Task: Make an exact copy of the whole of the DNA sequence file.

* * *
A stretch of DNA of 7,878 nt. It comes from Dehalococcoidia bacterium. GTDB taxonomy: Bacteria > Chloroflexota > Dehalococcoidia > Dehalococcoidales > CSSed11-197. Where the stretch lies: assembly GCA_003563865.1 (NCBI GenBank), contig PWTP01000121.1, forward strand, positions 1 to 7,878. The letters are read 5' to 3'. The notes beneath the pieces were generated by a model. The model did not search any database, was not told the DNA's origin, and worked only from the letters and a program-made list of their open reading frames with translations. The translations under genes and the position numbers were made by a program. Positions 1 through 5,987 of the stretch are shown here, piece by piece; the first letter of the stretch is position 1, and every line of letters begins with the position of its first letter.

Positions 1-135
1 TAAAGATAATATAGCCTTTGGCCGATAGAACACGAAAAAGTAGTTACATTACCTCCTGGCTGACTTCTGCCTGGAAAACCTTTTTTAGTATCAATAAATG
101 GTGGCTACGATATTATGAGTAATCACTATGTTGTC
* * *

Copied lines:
A stretch of DNA of 7,878 nt. It comes from Dehalococcoidia bacterium. GTDB taxonomy: Bacteria > Chloroflexota > Dehalococcoidia > Dehalococcoidales > CSSed11-197. Where the stretch lies: assembly GCA_003563865.1 (NCBI GenBank), contig PWTP01000121.1, forward strand, positions 1 to 7,878. The letters are read 5' to 3'. The notes beneath the pieces were generated by a model. The model did not search any database, was not told the DNA's origin, and worked only from the letters and a program-made list of their open reading frames with translations. The translations under genes and the position numbers were made by a program. Positions 1 through 5,987 of the stretch are shown here, piece by piece; the first letter of the stretch is position 1, and every line of letters begins with the position of its first letter.

Positions 1-135
1 TAAAGATAATATAGCCTTTGGCCGATAGAACACGAAAAAGTAGTTACATTACCTCCTGGCTGACTTCTGCCTGGAAAACCTTTTTTAGTATCAATAAATG
101 GTGGCTACGATATTATGAGTAATCACTATGTTGTC